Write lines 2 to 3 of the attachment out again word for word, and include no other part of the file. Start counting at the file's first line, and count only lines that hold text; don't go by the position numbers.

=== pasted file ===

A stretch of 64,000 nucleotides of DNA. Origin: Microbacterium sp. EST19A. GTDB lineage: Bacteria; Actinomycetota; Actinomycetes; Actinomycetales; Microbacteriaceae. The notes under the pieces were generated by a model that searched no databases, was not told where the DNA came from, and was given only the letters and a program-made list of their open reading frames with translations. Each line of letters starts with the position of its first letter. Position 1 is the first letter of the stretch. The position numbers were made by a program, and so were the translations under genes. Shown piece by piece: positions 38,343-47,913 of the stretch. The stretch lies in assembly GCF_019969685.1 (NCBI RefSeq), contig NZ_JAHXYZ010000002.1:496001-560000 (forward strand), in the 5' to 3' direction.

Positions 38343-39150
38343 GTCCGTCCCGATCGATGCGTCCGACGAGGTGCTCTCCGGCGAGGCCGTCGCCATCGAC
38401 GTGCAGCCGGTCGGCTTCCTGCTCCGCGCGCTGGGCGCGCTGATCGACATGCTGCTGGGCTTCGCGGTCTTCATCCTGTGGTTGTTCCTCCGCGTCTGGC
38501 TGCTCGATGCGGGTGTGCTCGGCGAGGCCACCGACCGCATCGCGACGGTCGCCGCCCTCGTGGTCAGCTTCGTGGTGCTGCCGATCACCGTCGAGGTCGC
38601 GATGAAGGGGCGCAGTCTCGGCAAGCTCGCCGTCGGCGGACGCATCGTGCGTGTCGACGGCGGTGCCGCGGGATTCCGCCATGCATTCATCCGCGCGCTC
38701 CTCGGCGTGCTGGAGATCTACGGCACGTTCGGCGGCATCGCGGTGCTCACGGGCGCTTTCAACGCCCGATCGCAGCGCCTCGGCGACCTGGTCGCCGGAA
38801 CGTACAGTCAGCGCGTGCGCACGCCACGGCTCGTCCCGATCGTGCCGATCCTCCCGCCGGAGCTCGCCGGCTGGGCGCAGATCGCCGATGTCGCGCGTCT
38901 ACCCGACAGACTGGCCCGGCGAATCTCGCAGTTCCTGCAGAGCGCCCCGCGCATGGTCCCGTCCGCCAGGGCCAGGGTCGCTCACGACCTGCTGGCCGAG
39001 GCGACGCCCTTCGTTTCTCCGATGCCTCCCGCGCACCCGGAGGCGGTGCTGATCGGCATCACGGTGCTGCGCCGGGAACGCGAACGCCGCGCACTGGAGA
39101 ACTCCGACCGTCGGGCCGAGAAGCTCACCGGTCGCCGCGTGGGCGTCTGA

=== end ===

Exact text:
Positions 38343-39150
38343 GTCCGTCCCGATCGATGCGTCCGACGAGGTGCTCTCCGGCGAGGCCGTCGCCATCGAC